• Polos are tough for bigger busted women — The buttons in the front of the polo should not be pulling, and your arms should be comfortable in the sleeves – not squeezed by the edging.

      If you’re a petite height, try a petite sized polo shirt so you might be able to get the chest area wide enough without having the length swallow you whole.

  14. I try and try and try to like polos, but every time I wear one, I feel like I should be working at my orthodontist’s office from back in high school. I feel neither polished nor professional – and I look like an adolescent boy.

  15. I agree. They aren’t in the least flattering to me, and honestly I don’t think they are flattering on most women. Leave them to the boys and men. And I don’t think they look good for the office. They’re definitely casual-wear. The idea of wearing them with a pencil skirt — I don’t get that at all.

    I actually bought a blazer yesterday that was black linen with the Burberry plaid trim. I plan on wearing it with a white tee and jeans for the weekend, but I’d be hesitant to wear it in front of clients. I think Burberry is one of those brands that is sort of on the bubble, caught between old-style elite and so-common-everyone-wears-it-and-so-no-prestige. Kind of like what happened with Gucci bags years ago and what’s happening with Coach.

    • I think Coach’s bubble has popped — every girl aged 14+ seems to have one now (knock-off or real – I can’t really tell).

      • Coach’s bubble popped when they went from a quality full grain leather to a split grain, then logo fabric. Burberry is actually the only logo fabric I care for & that’s just because I like the interesting-yet-neutral plaid — but I agree that Burberry today is the Coach of 1 years ago.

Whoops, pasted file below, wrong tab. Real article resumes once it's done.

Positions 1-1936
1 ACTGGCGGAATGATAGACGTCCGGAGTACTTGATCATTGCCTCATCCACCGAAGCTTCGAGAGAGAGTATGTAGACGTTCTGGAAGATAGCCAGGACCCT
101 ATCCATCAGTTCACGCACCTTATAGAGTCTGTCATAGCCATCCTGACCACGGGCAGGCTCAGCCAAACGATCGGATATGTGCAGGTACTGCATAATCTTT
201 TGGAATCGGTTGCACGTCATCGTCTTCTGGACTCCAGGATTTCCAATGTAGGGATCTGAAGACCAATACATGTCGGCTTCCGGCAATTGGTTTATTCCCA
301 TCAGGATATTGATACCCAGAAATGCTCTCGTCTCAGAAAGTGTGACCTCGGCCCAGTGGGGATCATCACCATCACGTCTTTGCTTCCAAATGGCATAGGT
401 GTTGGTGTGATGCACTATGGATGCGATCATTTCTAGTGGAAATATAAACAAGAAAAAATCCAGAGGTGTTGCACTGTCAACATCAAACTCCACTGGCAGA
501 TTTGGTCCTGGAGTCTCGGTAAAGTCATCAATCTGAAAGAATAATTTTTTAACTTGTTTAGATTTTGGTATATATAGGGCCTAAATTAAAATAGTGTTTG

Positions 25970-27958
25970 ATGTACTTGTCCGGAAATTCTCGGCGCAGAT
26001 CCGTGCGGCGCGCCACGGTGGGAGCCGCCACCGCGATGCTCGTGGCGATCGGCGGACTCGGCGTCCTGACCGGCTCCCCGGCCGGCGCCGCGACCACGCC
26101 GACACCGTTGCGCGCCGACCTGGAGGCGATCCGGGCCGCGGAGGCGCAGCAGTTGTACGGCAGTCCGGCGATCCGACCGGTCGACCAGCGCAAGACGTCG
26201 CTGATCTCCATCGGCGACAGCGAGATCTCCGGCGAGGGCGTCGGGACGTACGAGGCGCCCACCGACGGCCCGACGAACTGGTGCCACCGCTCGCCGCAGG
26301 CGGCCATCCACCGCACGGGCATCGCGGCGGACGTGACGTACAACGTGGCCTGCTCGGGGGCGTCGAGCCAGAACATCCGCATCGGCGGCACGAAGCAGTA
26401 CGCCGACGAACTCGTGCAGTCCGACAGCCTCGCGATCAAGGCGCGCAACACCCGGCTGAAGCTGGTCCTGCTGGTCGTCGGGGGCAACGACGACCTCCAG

• LOL – my 17 yo daughter has 4 Coach bags that she’s received as various birthday gifts. 2 are logo and she doesn’t wear them anymore. One is a camel color and the other is shiny gray patent — neither of them scream Coach (unless you notice the little tag) and they’re cute bags in and of themselves.

  16. I don’t wear polos to work, too casual.

    OT rant – my boss just came in to talk to me about keeping a balance between keeping hours up and realization rates….on work that I did LAST YEAR before my annual review. Arrrrrrrrrrrgh! How am I supposed to make retroactive changes???? I hate billable hours.

    • I hate realization rates in this economy. Everyone is getting a 10% discount, so even on my major multi-million dollar litigation where no time is written off, I’m starting at 90% realization. Add into that all the piddly clients that partners take in out of desperation and then write my time into oblivion, and I’m hovering in the low 80s. I used to be 98%+! So there’s my rant for the day! :)

      • Feeling your pain.

      • Same here! Associates are penalized bc partners are taking on fixed fee arrangements and reduced fee arrangements – presumably these arrangements are agreed upon bc they are good for the firm overall, macro level, big picture. So why penalize those particular associates who work on the matters? Very unfair. Morale has plummeted. Has been suggested that associates quiz partners on fee arrangements before accepting projects (as if that would ever go over). Will be glad when the economy gets back to normal levels.

        • what are realization rates?

          • Realization rates are the amount of your billed hours that are actually billed to the client (or in some calculations, actually collected). They are meant to reflect whether the partners are having to write off your hours – i.e., you billed 30 hours drafting that motion for summary judgment, but you should have been able to do it in 15. Now, they reflect the 10% discounts, the institutional clients who get deals (so I’m billed at $170 an hour instead of $250 or something), the write offs because a partner took a case that didn’t make business sense, etc. If you work on any of the “firm” clients at my firm, it’s pretty much a lower hourly rate in a business arrangement that I have no control over. Which is fine, but don’t penalize me for it! It gets incredibly annoying too. I covered an MSJ hearing for a partner and won on the strength of my argument in a case where we should have lost. He cut 75% of my time – time actually spent AT.THE.HEARING!